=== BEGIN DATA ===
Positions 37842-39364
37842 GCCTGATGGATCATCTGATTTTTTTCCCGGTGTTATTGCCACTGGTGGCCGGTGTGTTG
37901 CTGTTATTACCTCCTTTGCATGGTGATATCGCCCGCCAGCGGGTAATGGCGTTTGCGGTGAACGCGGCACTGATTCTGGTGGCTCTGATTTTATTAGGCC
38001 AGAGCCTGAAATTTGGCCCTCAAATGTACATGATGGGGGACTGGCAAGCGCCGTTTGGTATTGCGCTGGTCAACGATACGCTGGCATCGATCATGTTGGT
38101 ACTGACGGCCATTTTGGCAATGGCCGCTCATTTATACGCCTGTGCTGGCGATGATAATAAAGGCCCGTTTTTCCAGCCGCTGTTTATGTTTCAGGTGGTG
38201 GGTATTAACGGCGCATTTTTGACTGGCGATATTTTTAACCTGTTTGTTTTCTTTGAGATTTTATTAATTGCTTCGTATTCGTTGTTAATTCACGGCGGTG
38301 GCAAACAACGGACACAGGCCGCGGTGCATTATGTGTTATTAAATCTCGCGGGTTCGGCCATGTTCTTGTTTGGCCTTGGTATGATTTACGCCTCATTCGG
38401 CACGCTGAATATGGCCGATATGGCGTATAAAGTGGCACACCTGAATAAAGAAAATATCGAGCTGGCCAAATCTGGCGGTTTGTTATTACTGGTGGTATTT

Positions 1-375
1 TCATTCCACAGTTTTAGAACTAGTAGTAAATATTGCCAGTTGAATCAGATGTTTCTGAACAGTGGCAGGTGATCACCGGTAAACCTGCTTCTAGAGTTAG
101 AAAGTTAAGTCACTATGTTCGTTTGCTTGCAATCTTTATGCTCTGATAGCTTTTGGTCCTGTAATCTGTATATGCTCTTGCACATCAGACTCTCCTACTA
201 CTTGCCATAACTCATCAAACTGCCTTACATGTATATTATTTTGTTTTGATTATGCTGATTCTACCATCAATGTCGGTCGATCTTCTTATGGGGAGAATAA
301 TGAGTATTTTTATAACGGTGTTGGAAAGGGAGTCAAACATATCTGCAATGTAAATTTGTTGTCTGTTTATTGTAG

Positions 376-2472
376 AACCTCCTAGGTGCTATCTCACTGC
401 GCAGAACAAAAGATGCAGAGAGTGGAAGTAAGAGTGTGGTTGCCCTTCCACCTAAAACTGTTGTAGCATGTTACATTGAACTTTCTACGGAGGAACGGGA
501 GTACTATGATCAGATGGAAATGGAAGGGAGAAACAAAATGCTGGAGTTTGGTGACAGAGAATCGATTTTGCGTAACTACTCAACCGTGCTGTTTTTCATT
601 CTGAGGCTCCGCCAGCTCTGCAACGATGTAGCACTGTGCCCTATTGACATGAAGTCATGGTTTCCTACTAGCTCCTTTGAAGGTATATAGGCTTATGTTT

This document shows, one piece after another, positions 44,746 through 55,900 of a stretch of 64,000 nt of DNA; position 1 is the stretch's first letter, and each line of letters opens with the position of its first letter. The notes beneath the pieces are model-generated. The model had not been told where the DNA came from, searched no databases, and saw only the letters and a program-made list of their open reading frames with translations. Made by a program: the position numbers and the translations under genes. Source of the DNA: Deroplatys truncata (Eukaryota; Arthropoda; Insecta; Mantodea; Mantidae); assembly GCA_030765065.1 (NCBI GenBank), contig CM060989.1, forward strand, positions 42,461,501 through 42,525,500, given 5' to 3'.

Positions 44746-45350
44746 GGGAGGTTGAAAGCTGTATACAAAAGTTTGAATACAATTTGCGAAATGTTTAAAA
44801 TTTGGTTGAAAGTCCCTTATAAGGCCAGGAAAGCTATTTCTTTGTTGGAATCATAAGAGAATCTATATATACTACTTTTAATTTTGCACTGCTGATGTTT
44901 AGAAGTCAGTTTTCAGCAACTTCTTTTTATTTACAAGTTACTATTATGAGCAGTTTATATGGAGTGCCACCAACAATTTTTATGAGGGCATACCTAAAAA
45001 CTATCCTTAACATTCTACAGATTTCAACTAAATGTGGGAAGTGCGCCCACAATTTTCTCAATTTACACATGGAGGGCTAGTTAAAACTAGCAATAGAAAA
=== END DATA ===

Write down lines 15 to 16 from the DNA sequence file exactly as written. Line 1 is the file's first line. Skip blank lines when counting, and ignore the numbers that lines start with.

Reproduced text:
376 AACCTCCTAGGTGCTATCTCACTGC
401 GCAGAACAAAAGATGCAGAGAGTGGAAGTAAGAGTGTGGTTGCCCTTCCACCTAAAACTGTTGTAGCATGTTACATTGAACTTTCTACGGAGGAACGGGA